Flying and the weather in Antarctica

Hello, Pearl here again. I have now been in Antarctica for a month and it has continued to be a really amazing and exciting time.

Firstly, where do I sleep? This is my bedroom, which I share with Bryony and another human, Vicky. You can see me asleep in my bed on the table, Bryony has the top bunk bed and Vicky is on the bottom.


Vicky is one of the pilots. She used to work with BAS (British Antarctic Survey) as a meteorologist (they study the climate) but found she loved flying in Antarctica so much she wanted to learn to do it herself. So she went back to the UK and after a few years of flight training she is now in her dream job.

She kept telling me how great flying here was, so I thought I should try it. I was very lucky to be asked to go up in one of the planes with another pilot, Andy. Here we are, in the air, Andy is posing (Bryony and Vicky agree that this is something pilots are very good at).


It was a fantastic flight, I had a go at the controls and we went above the clouds and then down low to see the seals that had come out of the cracks in the sea ice. Here is the view as we flew up to Rothera’s runway:


As a lot of the science studies being done here are a long way away, the aeroplanes are essential to get the scientists and their equipment around. There are four twin otters (the smallest planes, that I was on with Andy) and a Dash 7(the type I flew from Punta Arenas on). They can land with wheels or with skis.

The pilots and air mechanics are very busy in the Antarctic summer, getting the planes ready and flying the scientists all over the place. Sometimes they have to stay out for several nights camping. They also help the scientists digging up equipment and building things. Not something a pilot for British Airways would have to do!

They can only fly when the weather is good, as it can get very windy, snowy and dangerous down here. After a couple of weeks of lovely sun I woke up this morning to see this out of our window (you can compare it to the view in my last blog):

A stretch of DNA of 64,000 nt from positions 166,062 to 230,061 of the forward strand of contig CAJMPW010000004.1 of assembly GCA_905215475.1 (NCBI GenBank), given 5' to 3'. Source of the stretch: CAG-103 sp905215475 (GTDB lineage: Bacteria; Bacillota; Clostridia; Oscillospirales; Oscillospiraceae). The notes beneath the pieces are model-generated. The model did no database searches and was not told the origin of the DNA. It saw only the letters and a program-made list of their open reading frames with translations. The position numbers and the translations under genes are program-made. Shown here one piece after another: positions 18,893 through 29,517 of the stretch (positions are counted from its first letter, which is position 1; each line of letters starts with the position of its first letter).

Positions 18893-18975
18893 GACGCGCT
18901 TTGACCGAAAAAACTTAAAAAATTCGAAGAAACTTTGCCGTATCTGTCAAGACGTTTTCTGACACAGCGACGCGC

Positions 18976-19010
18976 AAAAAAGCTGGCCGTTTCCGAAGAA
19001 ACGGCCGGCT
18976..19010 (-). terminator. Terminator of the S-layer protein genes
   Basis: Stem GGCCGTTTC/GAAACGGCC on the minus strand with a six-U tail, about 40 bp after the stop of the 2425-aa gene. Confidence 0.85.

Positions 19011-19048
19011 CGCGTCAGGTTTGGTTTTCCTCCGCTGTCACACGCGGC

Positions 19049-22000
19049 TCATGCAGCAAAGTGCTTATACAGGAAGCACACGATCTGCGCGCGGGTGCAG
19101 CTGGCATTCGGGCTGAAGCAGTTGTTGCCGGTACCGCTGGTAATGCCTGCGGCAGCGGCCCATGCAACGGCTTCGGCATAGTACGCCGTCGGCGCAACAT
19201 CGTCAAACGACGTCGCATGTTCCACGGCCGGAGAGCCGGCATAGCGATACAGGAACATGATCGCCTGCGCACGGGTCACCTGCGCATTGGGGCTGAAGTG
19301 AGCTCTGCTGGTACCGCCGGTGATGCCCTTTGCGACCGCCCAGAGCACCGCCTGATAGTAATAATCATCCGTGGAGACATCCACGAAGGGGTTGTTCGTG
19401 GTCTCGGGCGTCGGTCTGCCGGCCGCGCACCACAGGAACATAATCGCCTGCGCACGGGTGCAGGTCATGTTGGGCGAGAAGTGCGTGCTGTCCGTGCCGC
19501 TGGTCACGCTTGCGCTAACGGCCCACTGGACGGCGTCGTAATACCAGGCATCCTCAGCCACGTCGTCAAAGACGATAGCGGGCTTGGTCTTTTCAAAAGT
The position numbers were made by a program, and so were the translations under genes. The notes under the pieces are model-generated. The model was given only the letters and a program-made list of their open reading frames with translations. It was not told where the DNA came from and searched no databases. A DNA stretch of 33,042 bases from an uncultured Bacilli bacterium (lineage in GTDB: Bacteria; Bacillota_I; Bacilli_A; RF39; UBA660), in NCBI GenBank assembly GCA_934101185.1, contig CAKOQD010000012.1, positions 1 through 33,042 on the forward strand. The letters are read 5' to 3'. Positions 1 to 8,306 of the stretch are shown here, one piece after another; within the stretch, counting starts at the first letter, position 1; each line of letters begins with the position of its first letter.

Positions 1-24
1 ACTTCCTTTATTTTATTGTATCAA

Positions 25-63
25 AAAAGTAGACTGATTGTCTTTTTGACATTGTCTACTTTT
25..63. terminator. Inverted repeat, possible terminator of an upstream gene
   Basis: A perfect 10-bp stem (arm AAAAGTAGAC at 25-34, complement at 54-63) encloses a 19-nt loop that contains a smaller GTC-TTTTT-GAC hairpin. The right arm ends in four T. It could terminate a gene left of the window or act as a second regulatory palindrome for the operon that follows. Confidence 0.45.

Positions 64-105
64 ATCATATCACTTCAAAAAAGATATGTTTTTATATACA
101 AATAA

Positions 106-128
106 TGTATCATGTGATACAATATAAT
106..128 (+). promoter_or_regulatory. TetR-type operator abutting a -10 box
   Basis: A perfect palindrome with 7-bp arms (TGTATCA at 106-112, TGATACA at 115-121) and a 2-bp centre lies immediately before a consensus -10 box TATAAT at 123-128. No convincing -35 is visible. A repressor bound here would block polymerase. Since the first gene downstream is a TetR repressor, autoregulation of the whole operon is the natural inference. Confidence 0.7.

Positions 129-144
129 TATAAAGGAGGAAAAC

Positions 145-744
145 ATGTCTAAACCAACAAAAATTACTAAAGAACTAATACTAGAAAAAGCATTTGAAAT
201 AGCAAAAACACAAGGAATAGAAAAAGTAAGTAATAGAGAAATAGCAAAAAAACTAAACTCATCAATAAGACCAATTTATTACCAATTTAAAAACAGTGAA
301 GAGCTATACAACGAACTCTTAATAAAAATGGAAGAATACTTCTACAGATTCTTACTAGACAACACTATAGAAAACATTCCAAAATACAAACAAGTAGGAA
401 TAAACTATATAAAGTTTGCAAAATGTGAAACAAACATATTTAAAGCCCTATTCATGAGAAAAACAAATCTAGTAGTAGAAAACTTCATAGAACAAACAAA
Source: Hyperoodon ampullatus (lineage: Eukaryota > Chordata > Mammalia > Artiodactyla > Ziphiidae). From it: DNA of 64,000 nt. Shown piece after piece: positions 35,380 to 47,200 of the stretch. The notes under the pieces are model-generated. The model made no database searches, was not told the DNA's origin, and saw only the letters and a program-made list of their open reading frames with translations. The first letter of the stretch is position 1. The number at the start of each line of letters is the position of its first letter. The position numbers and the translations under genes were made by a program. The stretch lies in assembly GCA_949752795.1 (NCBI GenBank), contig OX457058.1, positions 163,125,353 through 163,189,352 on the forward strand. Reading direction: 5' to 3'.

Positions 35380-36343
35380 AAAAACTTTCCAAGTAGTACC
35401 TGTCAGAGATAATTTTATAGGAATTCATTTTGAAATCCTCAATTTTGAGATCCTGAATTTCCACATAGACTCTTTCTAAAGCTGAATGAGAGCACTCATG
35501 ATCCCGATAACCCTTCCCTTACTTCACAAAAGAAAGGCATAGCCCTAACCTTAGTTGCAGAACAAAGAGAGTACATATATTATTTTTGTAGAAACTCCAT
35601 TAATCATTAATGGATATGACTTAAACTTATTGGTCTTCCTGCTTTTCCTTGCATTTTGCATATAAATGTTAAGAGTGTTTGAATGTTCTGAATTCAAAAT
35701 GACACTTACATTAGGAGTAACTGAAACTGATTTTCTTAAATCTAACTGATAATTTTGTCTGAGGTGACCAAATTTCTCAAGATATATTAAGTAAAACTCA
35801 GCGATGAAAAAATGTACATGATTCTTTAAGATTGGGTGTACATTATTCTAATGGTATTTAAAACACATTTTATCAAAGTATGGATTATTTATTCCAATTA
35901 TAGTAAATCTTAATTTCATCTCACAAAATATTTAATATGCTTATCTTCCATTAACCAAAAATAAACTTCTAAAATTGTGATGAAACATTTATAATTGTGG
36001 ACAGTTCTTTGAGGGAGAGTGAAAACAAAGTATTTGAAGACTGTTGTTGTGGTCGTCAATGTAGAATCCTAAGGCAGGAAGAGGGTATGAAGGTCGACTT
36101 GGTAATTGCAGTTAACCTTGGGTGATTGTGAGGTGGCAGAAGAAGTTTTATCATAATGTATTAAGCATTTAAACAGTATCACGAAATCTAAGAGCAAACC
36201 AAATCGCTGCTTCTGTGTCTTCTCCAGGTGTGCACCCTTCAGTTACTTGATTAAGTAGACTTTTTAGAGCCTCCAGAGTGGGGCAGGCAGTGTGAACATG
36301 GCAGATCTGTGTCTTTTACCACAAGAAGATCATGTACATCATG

In the UK I like to look at the weather forecast to see if I should put my scarf and hat on, but down here it is much more important that we know what the weather is going to be like. It is dangerous to be out in bad weather, and landing a plane on snow and ice is hard enough even when the weather is good.

So we have our very own weather forecaster, Don. Today I went to see him and he told me all about his forecasting. He is very important and can give very up to date weather all over the Antarctic Peninsula. He has to get up every day at 4am to get the weather reports for the flying, and if there is a plane coming in late he has to get up again (1.30am this morning!). Phew.

Here he is teaching me how to forecast:


And here is a satellite photo of the Antarctic Peninsular Don put together with all the ice shelves and sea ice. This one is from October 30th, just before we arrived. Can you see the Peninsular (the sticky out bit of Antarctica)?  All around it is sea ice, which has now started to melt away as the summer progresses. You can see why ships can’t get to us until later in the year!


After all that talk about the weather and snow I thought it was about time I went out and enjoyed it. New snow is perfect for making a snow-penguin.


That is all for now, it is dinner time and I am sure the chefs have cooked us up something great again. I will need to let you know more about them, as well as the science, the divers, the weather ballons, the field assistants…ohhh there is so much going on I can’t wait to tell you about.